Posts Tagged nanobots
If you are at all familiar with nanotechnology you may have also heard about nanobots, but since nanotechnology itself has such a diverse application it can be difficult to ascertain exactly what nanobots do.
As a matter of fact, technically speaking nanorobots, or nanobots, don’t do anything yet—they haven’t been formally invented.
Researchers are hard at work developing them, however, and based on their promising progress they anticipate that the public debut of a working team of nanobots will occur sometime in the next 25 years if not before then. In other words, these microscopic robots are the next big thing.
So just what is so great about having a robot that measures only six atoms across? Since this tiny size gives them the ability to interact at the bacteria and virus level, nanobots’ main function will probably be medical. They have the potential to revolutionize the medical community in almost every way.
Nanorobots are so tiny that they could be easily injected into the bloodstream, where they would then float through your circulatory system in order to locate and fix problem areas of your body.
The burgeoning field of nanotechnology has many useful and direct applications for the medical industry, and nanorobots are no exception to this rule. The medical science wants to create nanobots that can repair damaged tissue without pain and trauma.
Many of the medical procedures we employ today are very traumatic to the human body and do not work in harmony with our natural systems.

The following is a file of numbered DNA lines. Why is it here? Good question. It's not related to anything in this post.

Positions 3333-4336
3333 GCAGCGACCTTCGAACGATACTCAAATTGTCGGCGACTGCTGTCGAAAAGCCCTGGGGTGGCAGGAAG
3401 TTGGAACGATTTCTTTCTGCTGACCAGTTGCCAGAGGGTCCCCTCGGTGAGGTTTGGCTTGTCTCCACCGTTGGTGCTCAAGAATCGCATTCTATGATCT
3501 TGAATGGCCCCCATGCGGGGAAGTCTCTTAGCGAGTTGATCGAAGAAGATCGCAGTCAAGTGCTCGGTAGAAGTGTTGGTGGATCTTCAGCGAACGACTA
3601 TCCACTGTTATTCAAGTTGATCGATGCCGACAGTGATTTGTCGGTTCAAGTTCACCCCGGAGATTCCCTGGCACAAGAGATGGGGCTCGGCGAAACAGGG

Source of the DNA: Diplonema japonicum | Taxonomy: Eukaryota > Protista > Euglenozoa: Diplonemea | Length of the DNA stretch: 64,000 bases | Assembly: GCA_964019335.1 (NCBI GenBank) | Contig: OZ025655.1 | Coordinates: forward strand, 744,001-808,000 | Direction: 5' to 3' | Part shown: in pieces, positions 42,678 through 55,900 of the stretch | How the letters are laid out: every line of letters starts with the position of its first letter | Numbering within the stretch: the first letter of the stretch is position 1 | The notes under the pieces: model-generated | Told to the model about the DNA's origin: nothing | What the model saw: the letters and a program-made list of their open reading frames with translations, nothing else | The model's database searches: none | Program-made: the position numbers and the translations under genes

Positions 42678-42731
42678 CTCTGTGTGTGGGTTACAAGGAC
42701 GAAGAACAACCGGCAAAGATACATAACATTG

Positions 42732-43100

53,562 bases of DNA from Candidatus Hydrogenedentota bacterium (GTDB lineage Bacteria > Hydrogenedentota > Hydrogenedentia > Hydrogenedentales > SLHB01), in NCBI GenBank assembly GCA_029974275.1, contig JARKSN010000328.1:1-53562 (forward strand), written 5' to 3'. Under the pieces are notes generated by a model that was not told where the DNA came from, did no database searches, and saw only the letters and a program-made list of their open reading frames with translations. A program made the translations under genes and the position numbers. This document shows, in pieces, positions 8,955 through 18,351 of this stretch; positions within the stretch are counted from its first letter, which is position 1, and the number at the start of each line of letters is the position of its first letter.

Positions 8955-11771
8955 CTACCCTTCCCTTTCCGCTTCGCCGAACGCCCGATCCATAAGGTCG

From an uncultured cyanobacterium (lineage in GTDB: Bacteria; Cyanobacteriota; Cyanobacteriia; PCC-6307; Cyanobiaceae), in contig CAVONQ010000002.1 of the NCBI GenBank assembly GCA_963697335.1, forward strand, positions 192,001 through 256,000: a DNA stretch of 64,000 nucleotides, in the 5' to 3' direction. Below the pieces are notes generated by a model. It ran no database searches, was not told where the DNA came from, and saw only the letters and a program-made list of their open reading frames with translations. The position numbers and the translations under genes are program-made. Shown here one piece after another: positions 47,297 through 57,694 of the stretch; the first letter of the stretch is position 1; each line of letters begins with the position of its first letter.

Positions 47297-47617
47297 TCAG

Chemotherapy wreaks havoc on humans and nearly kills them in the quest to kill off their malignant cancer cells.
Invasive surgical procedures are also quite common today, with associated traumas that cause many patients to die on the operating table rather than survive and heal.
Nanorobots are so small that they actually interact on the same level as bacteria and viruses do, and so they are capable of building with the very particles of our bodies: atoms and molecules.
The ideal nanobot has not yet been fully realized, but when this microscopic robot makes its inevitable debut it will be hailed as a lifesaver by the world of medicine.
Nanotechnology as a whole is fairly simple to understand, but developing this universal technology into a nanorobot has been slightly more complicated.
To date, scientists have made significant progress but have not officially released a finished product in terms of a nanorobot that functions on an entirely mechanical basis.
Many of the nanobot prototypes function quite well in certain respects but are mostly or partly biological in nature, whereas the ultimate goal and quintessential definition of a nanorobot is to have the microscopic entity made entirely out of electromechanical components.
In fact, researchers anticipate that due to the complicated nature of their construction, nanobots will only fully emerge after several generations of partly-biological nanobot forerunners have been constructed in order to make them.
Nanorobots are essentially an adapted machine version of bacteria. They are designed to function on the same scale as both bacteria and common viruses in order to interact with and repel them from the human system.
Since they are so small that you can’t see them with your naked eye, they will also possibly be used to perform “miracle” functions such as cleaning your kitchen (“the kitchen that cleans itself!”) invisibly weaving fabric, cooking food slowly but steadily, and essentially performing other functions that humans could do, but—let’s face it—will probably be too lazy to do ourselves by the time these nanobots become functional.